The Carolinas Concrete Masonry Association is an important trade association. It is devoted to encouraging the use of concrete masonry products. It also supports its members by giving them opportunities for networking, as well as support in marketing, research and government relations. This association focuses on the enhancement of product knowledge of masonry block applications in the industry for concrete retaining walls and commercial buildings. The CCMA website is an important resource for builders, architects and engineers. More and more people are using the website for this purpose.

Concrete Masonry Units are in great demand because of the durability, structural advantages, economics, energy efficiency, minimal maintenance and fire-resistance that they provide.  Brick, marble, concrete block and limestone are the common materials used in masonry construction. Masonry contractors use this kind of material for constructing steps, walkways, durable brick patios, walls and masonry structures. Masonry construction is highly durable, but many factors can affect the durability and appearance of the masonry construction including the quality of material and mortar used, the quality of the workmanship, and the way the materials are laid.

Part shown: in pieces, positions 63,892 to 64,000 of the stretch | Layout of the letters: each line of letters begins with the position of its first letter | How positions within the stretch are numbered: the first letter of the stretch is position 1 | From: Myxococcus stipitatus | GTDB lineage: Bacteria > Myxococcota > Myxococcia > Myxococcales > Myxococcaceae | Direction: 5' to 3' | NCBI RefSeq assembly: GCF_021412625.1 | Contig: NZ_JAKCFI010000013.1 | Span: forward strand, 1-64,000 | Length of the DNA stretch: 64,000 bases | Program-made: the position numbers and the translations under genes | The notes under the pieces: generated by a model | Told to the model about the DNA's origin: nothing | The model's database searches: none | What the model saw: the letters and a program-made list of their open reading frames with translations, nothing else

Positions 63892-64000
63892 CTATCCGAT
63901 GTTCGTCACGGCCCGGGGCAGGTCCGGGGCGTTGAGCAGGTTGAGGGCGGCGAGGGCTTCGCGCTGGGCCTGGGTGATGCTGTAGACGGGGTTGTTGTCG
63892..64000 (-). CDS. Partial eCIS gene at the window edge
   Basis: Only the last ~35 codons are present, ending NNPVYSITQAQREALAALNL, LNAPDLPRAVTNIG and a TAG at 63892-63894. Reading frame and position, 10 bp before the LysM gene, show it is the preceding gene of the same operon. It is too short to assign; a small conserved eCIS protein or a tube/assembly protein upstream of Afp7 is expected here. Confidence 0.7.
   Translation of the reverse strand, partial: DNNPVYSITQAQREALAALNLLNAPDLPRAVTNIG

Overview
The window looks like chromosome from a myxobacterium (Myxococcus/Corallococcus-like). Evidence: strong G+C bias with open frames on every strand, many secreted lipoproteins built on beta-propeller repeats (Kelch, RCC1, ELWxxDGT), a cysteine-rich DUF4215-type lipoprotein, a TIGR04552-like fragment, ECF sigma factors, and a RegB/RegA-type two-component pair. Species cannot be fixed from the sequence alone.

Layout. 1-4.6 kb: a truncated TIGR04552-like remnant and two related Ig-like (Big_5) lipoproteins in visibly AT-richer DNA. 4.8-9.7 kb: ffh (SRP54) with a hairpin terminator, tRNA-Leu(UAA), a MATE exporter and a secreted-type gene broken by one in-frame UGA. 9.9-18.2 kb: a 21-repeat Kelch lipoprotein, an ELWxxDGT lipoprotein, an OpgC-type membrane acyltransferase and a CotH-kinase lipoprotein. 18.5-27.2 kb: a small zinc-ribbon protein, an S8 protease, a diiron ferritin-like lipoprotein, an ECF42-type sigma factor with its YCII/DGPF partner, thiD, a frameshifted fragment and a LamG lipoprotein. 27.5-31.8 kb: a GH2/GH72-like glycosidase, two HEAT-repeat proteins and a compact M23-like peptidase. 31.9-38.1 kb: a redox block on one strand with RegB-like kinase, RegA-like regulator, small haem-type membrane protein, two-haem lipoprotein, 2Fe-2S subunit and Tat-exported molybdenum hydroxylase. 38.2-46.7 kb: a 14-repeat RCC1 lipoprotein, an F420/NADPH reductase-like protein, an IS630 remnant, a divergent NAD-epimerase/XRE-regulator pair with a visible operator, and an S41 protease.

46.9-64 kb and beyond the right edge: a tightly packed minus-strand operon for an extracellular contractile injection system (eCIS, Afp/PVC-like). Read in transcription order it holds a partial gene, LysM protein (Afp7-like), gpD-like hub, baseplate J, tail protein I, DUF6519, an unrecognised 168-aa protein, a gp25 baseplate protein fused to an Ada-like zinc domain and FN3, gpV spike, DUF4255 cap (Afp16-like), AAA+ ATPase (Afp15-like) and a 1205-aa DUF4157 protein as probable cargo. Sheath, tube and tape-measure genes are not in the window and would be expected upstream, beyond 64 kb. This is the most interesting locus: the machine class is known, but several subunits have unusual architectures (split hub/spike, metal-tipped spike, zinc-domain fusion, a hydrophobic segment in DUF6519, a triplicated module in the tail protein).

Retaining walls are also built by residential masonry contractors. These walls are vital for proper drainage as well as maintaining a level grade for your landscape. By using cement blocks, concrete or any kind of field and rock stones, masonry contractors can provide a wide variety of landscaping choices. Retaining wall blocks provide great compressive power. Some concrete blocks offer even greater power for masonry structure as they have cores with steel reinforcement.

Concrete masonry units are large rectangular blocks utilized in the construction of retaining walls or other structures. Concrete blocks make laying the block walls much quicker as these units are much larger than bricks. In addition, concrete blocks have lower water absorption rates than bricks. Concrete blocks are used as a structural core for the walls of factories, garages and industrial buildings.  Sometimes, river rock can be utilized as a surface layer.